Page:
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‘Scott Pilgrim vs. the World’ Video Essay Makes the Case for Edgar Wright’s Clever Use of Transitions — Watch

Video essays vs. the world.

Is Edgar Wright more at home in the world of video essays than any other working filmmakers? That’s the argument mounted by YouTube user the Nerdwriter, whose new “Scott Pilgrim: Make Your Transitions Count” breaks down the wipes, whip pans and match cuts of Wright’s 2010 coming-of-age film. Watch the six-minute video below.

READ MORE: Edgar Wright Live Tweets ‘Scott Pilgrim’ for Fans, Exposing Behind-the-Scenes Secrets

Nerdwriter sings Wright’s praises throughout, drawing attention to the way the “Shaun of the Dead,” “Hot Fuzz” and “The World’s End” director’s video game–inflected cult favorite maintains a near-constant sense of momentum. Though much of the conversation is technical, Nerdwriter doesn’t shy away from describing it in decidedly un-clinical terms: “This delicate balance is achieved through transitions that are often lyrical, like of a kind of visual poetry in the most unlikely place,” he says.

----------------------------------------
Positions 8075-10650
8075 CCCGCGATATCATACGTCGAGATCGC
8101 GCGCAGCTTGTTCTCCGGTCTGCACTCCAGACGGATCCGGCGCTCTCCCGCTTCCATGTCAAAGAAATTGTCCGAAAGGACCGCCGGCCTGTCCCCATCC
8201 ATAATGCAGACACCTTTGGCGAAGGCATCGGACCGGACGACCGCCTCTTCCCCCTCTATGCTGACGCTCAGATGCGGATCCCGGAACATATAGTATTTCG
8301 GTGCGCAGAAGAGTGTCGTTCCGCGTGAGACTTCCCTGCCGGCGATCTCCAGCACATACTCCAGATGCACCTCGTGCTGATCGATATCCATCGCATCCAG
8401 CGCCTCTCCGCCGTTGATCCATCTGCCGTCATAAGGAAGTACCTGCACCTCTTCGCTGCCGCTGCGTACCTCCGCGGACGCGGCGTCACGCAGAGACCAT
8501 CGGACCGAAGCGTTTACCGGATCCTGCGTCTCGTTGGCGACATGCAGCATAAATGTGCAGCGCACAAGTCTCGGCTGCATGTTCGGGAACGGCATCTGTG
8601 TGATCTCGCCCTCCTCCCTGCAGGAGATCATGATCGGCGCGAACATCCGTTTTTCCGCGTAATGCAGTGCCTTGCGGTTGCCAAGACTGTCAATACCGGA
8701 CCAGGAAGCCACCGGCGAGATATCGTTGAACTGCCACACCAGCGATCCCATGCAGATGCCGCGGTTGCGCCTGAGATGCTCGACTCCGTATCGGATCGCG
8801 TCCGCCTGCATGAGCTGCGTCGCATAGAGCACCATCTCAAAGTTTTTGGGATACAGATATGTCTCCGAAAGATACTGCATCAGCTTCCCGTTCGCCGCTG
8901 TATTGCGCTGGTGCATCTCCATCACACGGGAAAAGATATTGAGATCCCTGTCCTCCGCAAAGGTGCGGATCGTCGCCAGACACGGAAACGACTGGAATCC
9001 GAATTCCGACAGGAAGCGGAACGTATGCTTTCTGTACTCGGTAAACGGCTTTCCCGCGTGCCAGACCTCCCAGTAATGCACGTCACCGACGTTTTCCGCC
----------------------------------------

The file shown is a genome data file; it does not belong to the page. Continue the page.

READ MORE: Edgar Wright Lists His 1,000 Favorite Films Of All-Time: ‘Metropolis,’ ‘Annie Hall’ & More

To hear Nerdwriter tell it, this is a unity between form and content, as “Scott Pilgrim” is itself about a transitional period in its protagonist’s life. “Life’s transitions are harder to navigate than those in film or a video essay,” he says, “but all of them have to be persuasive.

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